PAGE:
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Wednesday, February 2, 2011

Obama abandons our allies ... again

I have watched with interest the events in Egypt the last week or so. Under most circumstances I would be cheering a populace taking to the streets to demand a dictator step down — and make no mistake, Egyptian President Hosni Mubarak is a dictator.
In this case, however, having his government fall would not be a good thing for U.S. interests.
Much like Shah Mohammad Pahlavi of Iran in 1980, Mubarak may be a dictator, but he's our dictator, and much like Jimmy Carter, President Barack Obama is hanging Mubarak out to dry — likely with similar results.
I had thought this was, once again, a failure of leadership on Obama's part. I'm now coming to a different conclusion. I suspect it now has more to do with an unrealistic and simplistic worldview combined with a lack of understanding of what the Germans called "Realpolitik."
Both of the choices available should Mubarak's government fall, and that's looking more and more likely, are unpalatable at best.
First is the Muslim Brotherhood. Founded in 1928 in Egypt, the Muslim Brotherhood is the oldest and largest Islamic political group in the world and has been banned in Egypt. It is widely believed it was the Muslim Brotherhood which assassinated Egyptian President Anwar Sadat after he signed a peace treaty with Israel. The Muslim Brotherhood has repeatedly defended killing civilians and terrorism. If the Muslim Brotherhood takes over, the most powerful Muslim nation in the Middle East becomes Islamist.
The next choice, and perhaps the most likely, is Mohammed ElBaradei. That name may be familiar to some, he was the head of the International Atomic Energy Agency in the run-up to the invasion of Iraq. ElBaradei is a mostly secular Muslim, and if that sounds like a good thing, think again. The IAEA is a creature of the United Nations, and ElBaradei has spent most of his adult life working for the UN in one capacity or another.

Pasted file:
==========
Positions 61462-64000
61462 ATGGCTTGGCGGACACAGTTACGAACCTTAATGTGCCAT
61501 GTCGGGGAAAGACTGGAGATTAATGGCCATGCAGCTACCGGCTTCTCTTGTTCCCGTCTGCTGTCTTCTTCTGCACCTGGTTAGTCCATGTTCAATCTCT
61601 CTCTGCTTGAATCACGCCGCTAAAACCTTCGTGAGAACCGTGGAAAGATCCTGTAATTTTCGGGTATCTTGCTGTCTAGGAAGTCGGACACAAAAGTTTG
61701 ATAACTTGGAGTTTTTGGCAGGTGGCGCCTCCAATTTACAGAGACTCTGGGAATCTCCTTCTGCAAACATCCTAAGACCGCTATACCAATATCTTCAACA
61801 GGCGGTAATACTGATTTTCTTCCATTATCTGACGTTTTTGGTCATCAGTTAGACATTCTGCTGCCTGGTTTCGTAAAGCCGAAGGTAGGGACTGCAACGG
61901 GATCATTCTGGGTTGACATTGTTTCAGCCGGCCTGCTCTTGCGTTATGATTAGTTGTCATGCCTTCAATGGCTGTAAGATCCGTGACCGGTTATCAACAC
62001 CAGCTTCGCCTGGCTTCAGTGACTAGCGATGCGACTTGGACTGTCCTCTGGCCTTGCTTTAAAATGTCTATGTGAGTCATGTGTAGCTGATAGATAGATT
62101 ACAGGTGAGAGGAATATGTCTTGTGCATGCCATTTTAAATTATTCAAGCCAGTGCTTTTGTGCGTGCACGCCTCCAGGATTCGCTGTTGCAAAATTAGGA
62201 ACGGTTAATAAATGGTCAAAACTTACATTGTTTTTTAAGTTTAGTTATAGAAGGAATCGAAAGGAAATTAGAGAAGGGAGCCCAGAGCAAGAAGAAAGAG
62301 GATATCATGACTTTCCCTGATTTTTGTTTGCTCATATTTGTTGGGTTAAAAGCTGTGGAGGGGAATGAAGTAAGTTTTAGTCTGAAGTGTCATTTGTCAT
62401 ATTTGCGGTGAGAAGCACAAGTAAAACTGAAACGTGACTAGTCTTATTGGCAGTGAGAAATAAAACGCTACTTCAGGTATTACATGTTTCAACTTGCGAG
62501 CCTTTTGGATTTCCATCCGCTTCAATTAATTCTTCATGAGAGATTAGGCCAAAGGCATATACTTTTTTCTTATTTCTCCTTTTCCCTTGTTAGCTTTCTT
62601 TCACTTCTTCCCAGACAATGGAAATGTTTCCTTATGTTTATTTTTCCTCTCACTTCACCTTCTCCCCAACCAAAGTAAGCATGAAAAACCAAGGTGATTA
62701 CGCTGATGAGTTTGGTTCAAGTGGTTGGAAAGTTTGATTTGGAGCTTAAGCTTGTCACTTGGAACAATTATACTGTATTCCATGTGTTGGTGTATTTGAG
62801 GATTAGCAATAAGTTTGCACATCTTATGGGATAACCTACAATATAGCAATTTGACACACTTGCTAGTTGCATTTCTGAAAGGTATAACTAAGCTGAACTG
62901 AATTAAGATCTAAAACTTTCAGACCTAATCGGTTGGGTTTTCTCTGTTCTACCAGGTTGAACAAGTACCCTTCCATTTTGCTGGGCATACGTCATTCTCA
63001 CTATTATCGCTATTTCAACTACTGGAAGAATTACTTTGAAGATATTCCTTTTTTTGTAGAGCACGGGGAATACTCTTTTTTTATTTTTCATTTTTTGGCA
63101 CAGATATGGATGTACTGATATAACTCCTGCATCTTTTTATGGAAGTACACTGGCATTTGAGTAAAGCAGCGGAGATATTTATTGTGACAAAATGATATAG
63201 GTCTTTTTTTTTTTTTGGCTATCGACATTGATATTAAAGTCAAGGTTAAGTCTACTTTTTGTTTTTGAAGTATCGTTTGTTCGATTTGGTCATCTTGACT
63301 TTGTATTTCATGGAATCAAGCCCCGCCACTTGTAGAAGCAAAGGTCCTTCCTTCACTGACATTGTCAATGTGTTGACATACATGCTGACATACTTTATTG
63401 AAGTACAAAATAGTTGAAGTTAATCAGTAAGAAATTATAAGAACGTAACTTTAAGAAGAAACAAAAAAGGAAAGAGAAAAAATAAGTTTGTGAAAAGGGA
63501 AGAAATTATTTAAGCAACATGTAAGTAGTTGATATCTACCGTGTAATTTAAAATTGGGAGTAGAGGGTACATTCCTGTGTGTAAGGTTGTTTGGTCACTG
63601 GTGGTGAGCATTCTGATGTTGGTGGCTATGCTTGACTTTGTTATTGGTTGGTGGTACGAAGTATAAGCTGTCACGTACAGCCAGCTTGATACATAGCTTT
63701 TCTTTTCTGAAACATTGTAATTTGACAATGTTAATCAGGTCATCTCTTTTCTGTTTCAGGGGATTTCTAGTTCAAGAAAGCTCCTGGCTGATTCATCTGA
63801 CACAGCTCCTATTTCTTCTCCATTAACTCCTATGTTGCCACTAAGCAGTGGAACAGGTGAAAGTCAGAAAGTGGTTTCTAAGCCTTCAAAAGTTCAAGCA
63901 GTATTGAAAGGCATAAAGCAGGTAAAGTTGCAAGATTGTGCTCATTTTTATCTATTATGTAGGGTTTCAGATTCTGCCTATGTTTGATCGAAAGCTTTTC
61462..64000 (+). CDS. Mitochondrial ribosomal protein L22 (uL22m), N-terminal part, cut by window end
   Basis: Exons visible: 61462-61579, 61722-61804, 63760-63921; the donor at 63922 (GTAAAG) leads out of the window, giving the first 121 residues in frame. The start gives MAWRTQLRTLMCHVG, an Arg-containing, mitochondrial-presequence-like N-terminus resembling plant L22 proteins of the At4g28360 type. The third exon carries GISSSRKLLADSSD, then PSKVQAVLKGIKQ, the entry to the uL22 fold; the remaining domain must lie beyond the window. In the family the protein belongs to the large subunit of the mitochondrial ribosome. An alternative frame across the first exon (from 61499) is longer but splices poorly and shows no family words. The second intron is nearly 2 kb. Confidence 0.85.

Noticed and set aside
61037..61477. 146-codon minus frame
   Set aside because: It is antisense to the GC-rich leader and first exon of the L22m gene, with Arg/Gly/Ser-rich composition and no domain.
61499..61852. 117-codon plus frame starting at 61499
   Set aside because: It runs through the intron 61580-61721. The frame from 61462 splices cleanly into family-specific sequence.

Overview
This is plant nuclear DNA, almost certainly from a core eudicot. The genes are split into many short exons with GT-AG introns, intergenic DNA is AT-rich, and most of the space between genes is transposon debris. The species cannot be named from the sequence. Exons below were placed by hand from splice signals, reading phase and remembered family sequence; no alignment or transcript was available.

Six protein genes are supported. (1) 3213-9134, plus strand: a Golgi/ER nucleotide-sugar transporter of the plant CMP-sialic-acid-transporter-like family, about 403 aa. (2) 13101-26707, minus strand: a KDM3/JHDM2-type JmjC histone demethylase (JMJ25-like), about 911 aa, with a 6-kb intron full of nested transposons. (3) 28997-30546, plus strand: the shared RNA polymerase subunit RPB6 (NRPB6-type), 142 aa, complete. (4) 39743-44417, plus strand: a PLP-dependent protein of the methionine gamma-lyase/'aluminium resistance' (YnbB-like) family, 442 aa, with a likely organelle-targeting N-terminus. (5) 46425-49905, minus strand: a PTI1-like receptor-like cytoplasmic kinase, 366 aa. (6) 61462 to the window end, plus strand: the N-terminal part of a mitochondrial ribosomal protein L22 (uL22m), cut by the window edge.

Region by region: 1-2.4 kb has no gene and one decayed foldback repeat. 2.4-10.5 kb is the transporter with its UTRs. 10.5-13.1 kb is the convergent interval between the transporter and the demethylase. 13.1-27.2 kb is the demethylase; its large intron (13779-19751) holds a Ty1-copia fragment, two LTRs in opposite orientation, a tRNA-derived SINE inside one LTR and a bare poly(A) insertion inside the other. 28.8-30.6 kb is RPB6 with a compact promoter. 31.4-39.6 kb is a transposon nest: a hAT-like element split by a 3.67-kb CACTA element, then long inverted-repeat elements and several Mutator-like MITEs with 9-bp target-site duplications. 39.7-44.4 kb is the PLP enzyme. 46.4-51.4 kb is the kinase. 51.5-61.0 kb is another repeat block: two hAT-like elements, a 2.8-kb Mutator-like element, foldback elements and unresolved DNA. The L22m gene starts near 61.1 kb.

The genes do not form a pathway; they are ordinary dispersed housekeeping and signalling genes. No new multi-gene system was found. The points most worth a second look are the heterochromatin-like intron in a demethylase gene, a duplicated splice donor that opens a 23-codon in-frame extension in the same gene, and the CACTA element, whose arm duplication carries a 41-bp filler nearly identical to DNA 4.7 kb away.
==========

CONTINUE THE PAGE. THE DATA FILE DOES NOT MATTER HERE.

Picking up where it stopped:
He has said in the past that nuclear weapons in Israeli hands are more of a threat to Mideast security than they would be in the hands of Iran.
He's also on record saying the U.S. shouldn't have them either. ElBaradei is a committed UN leftist and internationalist and manifestly Not Our Friend.
Mubarak may be a slimy creature, but he is at least our ally and a known quantity.
The Obama administration's simplistic world view sees any popular uprising against a dictator as a Good Thing. This is not always the case. For decades U.S. foreign policy has been to promote stability. Should Mubarak fall, the always unstable Middle East becomes that much more dangerous.
Moreover, Obama is once again telling our allies they simply cannot depend on us. This is not only dangerous to world stability, but dangerous to American Security as well.
If our allies believe they cannot depend on us to protect them, they will quickly seek allies who will — and those may be nations we would rather they did not.
And that brings us back to the Obama Administration's, in my opinion, dangerous naivete where foreign policy is concerned. They seem to truly believe it is their job to managed the decline of America. That the world would be a safer place if the U.S. was not the preeminent power in the world, but simply one more nation among many, no more powerful or important than any other.
The problem is, and this goes to the people who like to say the U.S. should not be the world's policeman as well, is that the U.S. is the only nation on Earth capable of maintaining the peace, more or less, and preventing civilization from melting down.
If that sounds overly dramatic, think again.
Currently the general consensus among the great powers such as England, France, Germany, etc., and the U.S. is that wars of conquest and aggression are not to be allowed. It would appear we use the U.N. to prevent these, while mostly staying out of purely internal affairs like Darfur. The reality is the U.N. couldn't prevent anyone from taking over a paper sack. It is the U.S. backing the policy of "no wars of conquest" which keeps it from happening. The first Gulf War was an example. No one has really tried it since, as they know they'd be facing us if they tried.
If the U.S. is just one more great power, rather than the lone super power, that threat disappears. You want chaos and old night? Let Iran not have to worry about a carrier battle group appearing off shore.
With no threat of American might hauling warring nations apart, the whole international system the progressives are so fond of falls apart — and the world goes up in flames with it. There are too many nations with grudges, or territorial ambitions, to keep that from happening.
What's happening in Egypt right now are the first cracks in the foundation. We need to stand up for our ally there as despicable as he may be, to reassure the rest of our allies we will be there when we're needed.
All IMHO, of course.